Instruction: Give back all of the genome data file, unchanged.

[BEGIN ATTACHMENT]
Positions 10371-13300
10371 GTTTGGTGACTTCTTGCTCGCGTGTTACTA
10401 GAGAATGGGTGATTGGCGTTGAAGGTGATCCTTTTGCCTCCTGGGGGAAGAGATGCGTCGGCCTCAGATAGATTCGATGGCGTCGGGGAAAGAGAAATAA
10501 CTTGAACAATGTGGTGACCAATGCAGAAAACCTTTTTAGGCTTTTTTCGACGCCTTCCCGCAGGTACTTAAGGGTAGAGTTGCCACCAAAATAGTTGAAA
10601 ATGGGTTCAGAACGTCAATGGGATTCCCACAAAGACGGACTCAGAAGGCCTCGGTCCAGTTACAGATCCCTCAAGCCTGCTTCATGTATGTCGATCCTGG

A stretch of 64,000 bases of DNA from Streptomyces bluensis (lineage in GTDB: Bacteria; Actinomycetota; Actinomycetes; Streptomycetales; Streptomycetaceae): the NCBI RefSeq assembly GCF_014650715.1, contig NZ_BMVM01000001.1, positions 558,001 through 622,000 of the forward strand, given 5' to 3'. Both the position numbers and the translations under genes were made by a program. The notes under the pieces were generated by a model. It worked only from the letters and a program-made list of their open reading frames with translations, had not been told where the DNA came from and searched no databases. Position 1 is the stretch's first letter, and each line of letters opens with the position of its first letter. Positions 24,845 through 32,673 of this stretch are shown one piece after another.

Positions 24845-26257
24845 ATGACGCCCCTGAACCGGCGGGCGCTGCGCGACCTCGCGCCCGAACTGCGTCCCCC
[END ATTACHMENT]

Positions 10371-13300
10371 GTTTGGTGACTTCTTGCTCGCGTGTTACTA
10401 GAGAATGGGTGATTGGCGTTGAAGGTGATCCTTTTGCCTCCTGGGGGAAGAGATGCGTCGGCCTCAGATAGATTCGATGGCGTCGGGGAAAGAGAAATAA
10501 CTTGAACAATGTGGTGACCAATGCAGAAAACCTTTTTAGGCTTTTTTCGACGCCTTCCCGCAGGTACTTAAGGGTAGAGTTGCCACCAAAATAGTTGAAA
10601 ATGGGTTCAGAACGTCAATGGGATTCCCACAAAGACGGACTCAGAAGGCCTCGGTCCAGTTACAGATCCCTCAAGCCTGCTTCATGTATGTCGATCCTGG

A stretch of 64,000 bases of DNA from Streptomyces bluensis (lineage in GTDB: Bacteria; Actinomycetota; Actinomycetes; Streptomycetales; Streptomycetaceae): the NCBI RefSeq assembly GCF_014650715.1, contig NZ_BMVM01000001.1, positions 558,001 through 622,000 of the forward strand, given 5' to 3'. Both the position numbers and the translations under genes were made by a program. The notes under the pieces were generated by a model. It worked only from the letters and a program-made list of their open reading frames with translations, had not been told where the DNA came from and searched no databases. Position 1 is the stretch's first letter, and each line of letters opens with the position of its first letter. Positions 24,845 through 32,673 of this stretch are shown one piece after another.

Positions 24845-26257
24845 ATGACGCCCCTGAACCGGCGGGCGCTGCGCGACCTCGCGCCCGAACTGCGTCCCCC